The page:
Predictive analytics and its counterpart, predictive maintenance, combine preventive maintenance with innovative technologies like cloud-connected sensors and CMMSes.
Predictive maintenance can identify, estimate, and report asset failure. It can also pinpoint probable causes and suggest repair options. For example, equipment sensors and vibration analytics can detect a motor misalignment months before causing a breakdown, thereby giving the FM team time to make repairs and extend the life of the asset.
Paired with a modern CMMS, predictive analytics automatically trigger work orders when asset condition degrades. No intervention from managers is necessary. Predictive analytics also give facilities managers data-driven justification—rather than less-precise anecdotal evidence—for increasing capital budgets to prepare for future asset failure and replacement.
Studies by the U.S Department of Energy revealed that predictive maintenance is highly cost-effective in the long run, saving roughly 8%-12% over preventive maintenance and up to 40% over reactive maintenance.
Trend 4: Cost-cutting measures for mitigating inflation and business disruptions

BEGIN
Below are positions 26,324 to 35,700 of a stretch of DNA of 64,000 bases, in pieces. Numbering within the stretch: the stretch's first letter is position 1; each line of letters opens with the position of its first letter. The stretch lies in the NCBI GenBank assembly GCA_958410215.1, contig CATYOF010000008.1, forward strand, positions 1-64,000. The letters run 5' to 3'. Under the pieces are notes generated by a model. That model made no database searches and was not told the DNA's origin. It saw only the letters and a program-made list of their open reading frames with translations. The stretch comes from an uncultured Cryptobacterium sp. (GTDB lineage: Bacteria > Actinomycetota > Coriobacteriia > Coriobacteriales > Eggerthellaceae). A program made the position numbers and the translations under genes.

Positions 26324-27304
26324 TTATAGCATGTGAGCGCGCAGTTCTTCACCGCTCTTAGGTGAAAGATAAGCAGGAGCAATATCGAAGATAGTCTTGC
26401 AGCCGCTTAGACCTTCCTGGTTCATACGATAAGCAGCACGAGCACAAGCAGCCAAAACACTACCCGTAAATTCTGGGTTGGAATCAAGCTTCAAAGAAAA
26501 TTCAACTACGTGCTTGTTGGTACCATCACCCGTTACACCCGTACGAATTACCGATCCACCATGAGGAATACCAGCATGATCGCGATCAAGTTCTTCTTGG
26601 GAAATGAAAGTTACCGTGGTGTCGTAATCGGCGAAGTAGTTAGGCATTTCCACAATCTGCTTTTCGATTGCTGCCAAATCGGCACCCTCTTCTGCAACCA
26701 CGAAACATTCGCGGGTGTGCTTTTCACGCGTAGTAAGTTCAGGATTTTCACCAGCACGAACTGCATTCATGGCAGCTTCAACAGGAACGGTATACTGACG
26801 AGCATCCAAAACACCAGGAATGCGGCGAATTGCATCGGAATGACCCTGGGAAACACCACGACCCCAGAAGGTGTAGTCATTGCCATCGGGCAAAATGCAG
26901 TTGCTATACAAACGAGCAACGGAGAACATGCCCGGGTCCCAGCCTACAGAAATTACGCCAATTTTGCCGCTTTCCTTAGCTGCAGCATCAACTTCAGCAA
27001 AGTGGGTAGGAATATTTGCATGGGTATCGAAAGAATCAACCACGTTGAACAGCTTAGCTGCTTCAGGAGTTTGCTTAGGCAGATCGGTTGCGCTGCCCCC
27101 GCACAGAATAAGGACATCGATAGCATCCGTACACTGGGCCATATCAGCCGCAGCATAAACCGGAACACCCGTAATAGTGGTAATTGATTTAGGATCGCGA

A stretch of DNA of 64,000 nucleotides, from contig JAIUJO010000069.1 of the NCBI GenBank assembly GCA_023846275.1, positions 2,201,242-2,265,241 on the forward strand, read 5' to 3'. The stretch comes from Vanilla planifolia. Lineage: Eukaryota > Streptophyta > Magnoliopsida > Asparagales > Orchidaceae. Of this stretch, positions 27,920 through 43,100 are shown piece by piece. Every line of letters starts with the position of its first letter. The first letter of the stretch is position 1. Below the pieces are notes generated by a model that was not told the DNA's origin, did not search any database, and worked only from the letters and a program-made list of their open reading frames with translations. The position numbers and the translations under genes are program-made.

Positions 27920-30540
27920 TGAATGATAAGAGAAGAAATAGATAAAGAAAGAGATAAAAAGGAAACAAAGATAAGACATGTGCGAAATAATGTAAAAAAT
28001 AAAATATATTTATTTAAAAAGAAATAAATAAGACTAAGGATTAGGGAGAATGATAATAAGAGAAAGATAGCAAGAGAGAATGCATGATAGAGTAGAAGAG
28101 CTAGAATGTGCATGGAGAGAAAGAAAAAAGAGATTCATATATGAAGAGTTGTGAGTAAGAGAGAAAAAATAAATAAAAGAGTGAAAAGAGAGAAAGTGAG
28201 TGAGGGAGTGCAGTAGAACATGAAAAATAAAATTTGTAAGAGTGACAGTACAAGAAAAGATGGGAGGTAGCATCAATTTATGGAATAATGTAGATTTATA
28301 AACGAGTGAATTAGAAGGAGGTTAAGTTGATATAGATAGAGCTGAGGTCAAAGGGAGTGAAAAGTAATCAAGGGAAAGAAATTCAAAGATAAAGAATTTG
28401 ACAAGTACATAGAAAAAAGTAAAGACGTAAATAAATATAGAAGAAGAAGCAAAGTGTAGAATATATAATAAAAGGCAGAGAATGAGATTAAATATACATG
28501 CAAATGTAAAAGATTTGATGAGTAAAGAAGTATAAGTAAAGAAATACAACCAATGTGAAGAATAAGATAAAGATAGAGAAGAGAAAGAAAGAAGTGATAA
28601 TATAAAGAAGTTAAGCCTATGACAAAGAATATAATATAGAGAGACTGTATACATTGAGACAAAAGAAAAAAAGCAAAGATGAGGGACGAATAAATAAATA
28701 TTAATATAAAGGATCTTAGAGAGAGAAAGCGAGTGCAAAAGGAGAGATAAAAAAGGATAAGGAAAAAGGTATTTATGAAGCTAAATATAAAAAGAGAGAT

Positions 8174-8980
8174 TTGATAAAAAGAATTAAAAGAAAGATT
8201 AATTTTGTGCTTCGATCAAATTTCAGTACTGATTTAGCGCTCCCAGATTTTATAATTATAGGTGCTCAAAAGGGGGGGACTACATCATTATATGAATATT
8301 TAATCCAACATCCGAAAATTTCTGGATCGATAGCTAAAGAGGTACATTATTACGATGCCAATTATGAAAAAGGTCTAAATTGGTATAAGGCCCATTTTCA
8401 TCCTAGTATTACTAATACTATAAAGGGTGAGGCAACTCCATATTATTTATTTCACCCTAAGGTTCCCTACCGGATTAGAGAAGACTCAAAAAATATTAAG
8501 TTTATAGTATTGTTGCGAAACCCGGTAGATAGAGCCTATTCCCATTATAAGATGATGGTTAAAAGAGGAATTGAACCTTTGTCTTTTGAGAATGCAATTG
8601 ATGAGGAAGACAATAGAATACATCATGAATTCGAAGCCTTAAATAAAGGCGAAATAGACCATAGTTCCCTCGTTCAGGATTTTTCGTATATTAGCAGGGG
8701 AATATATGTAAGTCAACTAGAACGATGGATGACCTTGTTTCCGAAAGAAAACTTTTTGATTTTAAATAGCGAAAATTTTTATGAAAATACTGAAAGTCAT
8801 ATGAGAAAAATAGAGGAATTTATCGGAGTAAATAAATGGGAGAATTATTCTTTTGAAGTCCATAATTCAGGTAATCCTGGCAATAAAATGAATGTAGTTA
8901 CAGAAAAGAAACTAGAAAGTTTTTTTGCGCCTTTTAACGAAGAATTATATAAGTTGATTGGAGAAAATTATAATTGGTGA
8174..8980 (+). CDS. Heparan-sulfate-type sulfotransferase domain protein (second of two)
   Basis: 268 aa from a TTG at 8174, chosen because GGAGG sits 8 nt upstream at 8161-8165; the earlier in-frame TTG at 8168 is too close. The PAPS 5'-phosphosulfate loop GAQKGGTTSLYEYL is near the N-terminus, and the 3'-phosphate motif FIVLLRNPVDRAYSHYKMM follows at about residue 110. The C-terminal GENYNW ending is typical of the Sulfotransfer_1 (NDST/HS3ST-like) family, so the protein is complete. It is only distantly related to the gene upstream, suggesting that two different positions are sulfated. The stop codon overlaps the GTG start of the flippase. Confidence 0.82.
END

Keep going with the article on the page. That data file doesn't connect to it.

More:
It’s no secret that the convergence of inflation and supply chain disruptions are driving current increases in material and labor costs. FM practitioners are adopting new strategies for staying within budgets, ensuring uptime, and capturing efficiencies from technology.
Material costs are up an average of 25% compared to fourth quarter 2021. Facilities managers report that inflation, shortages, and supply chain interruptions are disrupting day-to-day facilities management as well as new construction.
To avoid the possibility of future equipment shortages and long delivery times, facilities managers (FMs) are now preordering and warehousing new equipment to be prepared for future replacements.
Service provider fuel surcharges must now be documented and calculated in accordance with relevant consumer price indices. FMs are renegotiating SLAs with providers to reflect slowdowns and shortages. Providers are bundling work orders to conserve fuel and be more efficient by fixing multiple requests on just one trip.
FMs are also leveraging software, like a CMMS, to track maintenance histories and costs to better understand how long an asset’s useful life can reasonably be extended—an essential step in maintaining uptime and managing future shortages.
The problem with inflation and related issues like supply chain disruptions is that they’re so persistent. The seven interest rate hikes in 2022 by the U.S. Federal Reserve should curb inflation, but it will take multiple quarters of economic recovery before conditions noticeably improve. This trend of closely managing costs and pursuing operational efficiencies will extend well into 2023 and likely beyond.
To learn more about JLLT’s industry-leading FM software and how it can help keep pace with facilities management trends in 2023, talk to a Corrigo expert today.